Scores are low in the Muslim Middle East and even lower in sub-Saharan Africa. With one exception, all of the 34 lowest-scoring countries are in sub-Saharan Africa. The exception is Haiti (185th, data were estimated by Lynn and Vanhanen by using test results from Jamaica, estimated intelligence test data were corrected down by 5 points), a country with a population and culture similar to sub-Saharan Africa. Even some countries with good economic development and relatively stable democracy and rule of law, for example Botswana (138th) and South Africa (155th), score low on measures of cognitive ability. Intervention studies using formal education or training have demonstrated an unused potential for cognitive improvement in these countries (Skuy et al., 2002). Extremely rich Arab countries such as Kuwait (100th) score no better than poor Arab countries (Lebanon, 93rd; Iran, 81st). Regions with low cognitive abilities, including sub-Saharan Africa and the Muslim Middle East, seem to be prone to cultural and social crisis (see UNDP, 2003; UNESCO, 2004). Low political power and political instability are associated with low cognitive ability.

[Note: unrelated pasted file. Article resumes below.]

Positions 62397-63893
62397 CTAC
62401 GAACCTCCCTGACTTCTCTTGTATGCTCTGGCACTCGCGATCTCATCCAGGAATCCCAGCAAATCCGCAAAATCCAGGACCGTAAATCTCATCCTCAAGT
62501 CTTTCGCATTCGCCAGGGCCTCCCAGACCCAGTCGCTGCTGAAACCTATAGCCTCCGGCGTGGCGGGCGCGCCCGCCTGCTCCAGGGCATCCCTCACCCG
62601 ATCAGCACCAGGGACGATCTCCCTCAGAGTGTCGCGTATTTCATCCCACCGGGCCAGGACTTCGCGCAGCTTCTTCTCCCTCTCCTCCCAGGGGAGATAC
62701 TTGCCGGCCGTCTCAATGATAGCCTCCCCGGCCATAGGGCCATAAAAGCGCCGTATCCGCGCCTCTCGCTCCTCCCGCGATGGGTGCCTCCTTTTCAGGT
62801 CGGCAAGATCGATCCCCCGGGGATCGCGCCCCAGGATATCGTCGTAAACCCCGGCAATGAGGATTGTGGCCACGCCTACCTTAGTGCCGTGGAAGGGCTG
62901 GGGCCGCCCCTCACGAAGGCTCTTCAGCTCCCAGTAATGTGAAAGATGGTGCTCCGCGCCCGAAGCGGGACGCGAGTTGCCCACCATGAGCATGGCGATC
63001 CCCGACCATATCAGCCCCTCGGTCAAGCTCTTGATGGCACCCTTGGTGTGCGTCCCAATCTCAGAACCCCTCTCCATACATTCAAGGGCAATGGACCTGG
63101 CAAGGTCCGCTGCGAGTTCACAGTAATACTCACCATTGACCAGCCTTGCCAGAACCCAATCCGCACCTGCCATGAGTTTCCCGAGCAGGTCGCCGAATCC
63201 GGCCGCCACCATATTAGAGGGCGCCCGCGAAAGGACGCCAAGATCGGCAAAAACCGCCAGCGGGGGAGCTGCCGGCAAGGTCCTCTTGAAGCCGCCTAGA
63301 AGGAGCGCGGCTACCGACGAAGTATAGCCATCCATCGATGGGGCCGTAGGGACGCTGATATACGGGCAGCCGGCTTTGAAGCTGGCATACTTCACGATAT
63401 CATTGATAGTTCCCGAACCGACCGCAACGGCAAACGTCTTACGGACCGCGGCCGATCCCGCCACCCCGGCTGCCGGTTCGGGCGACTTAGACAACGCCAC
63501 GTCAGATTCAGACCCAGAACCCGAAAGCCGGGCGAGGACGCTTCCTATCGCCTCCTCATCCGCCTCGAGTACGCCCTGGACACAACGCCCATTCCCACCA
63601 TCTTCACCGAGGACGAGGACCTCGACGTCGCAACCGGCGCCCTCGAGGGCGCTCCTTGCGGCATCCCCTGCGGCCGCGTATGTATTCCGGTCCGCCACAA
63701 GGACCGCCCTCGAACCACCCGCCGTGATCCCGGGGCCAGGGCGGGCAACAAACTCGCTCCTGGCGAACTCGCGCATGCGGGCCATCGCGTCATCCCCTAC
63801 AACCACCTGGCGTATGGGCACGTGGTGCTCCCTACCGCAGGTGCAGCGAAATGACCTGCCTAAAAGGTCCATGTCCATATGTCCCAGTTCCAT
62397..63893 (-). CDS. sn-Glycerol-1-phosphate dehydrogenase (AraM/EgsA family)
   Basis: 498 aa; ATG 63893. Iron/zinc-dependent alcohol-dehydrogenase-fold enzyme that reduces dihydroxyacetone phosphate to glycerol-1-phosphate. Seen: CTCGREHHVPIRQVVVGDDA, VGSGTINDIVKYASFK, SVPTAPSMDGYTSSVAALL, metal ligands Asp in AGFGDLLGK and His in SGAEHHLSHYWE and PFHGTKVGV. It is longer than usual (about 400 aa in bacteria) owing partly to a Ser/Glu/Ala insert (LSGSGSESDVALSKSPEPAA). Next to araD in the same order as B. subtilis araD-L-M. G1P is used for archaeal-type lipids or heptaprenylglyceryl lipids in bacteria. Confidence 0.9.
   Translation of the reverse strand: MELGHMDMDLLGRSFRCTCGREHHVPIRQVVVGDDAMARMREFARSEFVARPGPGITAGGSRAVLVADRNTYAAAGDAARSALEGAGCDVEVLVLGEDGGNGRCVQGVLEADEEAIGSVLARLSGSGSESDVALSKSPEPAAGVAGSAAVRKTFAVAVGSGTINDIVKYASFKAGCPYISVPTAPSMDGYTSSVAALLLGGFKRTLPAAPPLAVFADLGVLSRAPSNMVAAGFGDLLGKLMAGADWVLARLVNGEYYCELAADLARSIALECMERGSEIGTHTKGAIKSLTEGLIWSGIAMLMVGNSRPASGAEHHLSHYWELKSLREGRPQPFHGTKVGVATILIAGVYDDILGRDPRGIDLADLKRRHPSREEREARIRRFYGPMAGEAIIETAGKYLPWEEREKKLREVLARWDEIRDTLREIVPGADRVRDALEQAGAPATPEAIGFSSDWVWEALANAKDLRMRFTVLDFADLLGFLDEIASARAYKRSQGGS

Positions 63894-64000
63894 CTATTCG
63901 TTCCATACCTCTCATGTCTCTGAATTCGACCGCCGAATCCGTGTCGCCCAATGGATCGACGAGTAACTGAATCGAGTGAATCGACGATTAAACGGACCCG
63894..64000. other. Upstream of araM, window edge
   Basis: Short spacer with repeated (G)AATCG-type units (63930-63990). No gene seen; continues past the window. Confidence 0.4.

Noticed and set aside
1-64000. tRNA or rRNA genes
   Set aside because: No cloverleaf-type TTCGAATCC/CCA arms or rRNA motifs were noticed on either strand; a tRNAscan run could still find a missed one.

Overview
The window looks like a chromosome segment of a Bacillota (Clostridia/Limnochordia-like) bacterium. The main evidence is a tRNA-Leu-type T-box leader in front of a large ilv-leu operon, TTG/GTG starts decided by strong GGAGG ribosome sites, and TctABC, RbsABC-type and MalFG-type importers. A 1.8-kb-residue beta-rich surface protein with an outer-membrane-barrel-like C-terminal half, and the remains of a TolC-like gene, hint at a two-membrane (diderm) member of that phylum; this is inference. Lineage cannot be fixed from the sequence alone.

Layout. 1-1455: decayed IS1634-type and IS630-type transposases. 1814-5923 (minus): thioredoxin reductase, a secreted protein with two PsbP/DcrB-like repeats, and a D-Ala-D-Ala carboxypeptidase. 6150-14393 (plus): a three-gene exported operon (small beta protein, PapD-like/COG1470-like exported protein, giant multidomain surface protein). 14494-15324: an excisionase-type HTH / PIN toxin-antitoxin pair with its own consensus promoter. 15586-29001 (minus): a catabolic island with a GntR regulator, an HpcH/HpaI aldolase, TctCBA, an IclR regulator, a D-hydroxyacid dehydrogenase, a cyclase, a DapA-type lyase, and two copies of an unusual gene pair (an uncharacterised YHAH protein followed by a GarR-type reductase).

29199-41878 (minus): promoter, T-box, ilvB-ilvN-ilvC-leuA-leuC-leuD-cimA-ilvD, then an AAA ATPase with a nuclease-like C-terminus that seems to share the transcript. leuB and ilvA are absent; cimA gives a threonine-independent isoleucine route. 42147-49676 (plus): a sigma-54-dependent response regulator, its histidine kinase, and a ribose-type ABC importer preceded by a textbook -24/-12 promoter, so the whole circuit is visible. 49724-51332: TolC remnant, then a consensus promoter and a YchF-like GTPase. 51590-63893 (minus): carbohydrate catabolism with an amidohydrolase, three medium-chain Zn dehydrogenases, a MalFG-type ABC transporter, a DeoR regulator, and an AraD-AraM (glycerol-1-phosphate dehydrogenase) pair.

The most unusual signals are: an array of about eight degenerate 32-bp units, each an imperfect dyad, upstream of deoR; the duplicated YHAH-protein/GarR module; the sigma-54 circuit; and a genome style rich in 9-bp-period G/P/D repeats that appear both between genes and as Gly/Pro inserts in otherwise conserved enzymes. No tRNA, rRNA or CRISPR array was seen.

The education–intelligence relationship is presumably reciprocal: schooling raises intelligence, and intelligent people realize the advantages to be gained through a better education. This does not negate the importance of other factors for cognitive development. Prosperity (Fig. 5) and genes (Rushton & Jensen, 2005) are all likely to contribute also to intelligence differences between nations and groups.
Modern societies would be impossible without a high level of cognitive abilities. Conversely, high intelligence would not develop without this complexity. The 20th century has seen near-exponential advances in science and technology, massive increases in the complexity of commercial enterprises and government bureaucracies and, perhaps most important, a vast expansion of the school system (Meyer, Ramirez, & Soysal, 1992; Schofer & Meyer, 2005). This has been accompanied by large IQ gains, which have been in excess of 3 points per decade in many countries during much of the 20th century (Flynn, 1987). Thus cognitive development and cultural modernization are intimately associated (Oesterdiekhoff, 2000). It has been proposed that the unusual developments of the past one or two centuries are based on positive feedback loops in which increased and better school education, technological advances and rising prosperity raised intelligence, and rising intelligence entailed further advances in technology, prosperity and the school system (Meisenberg, Lawless, Lambert, & Newton, 2005; Meisenberg, in press).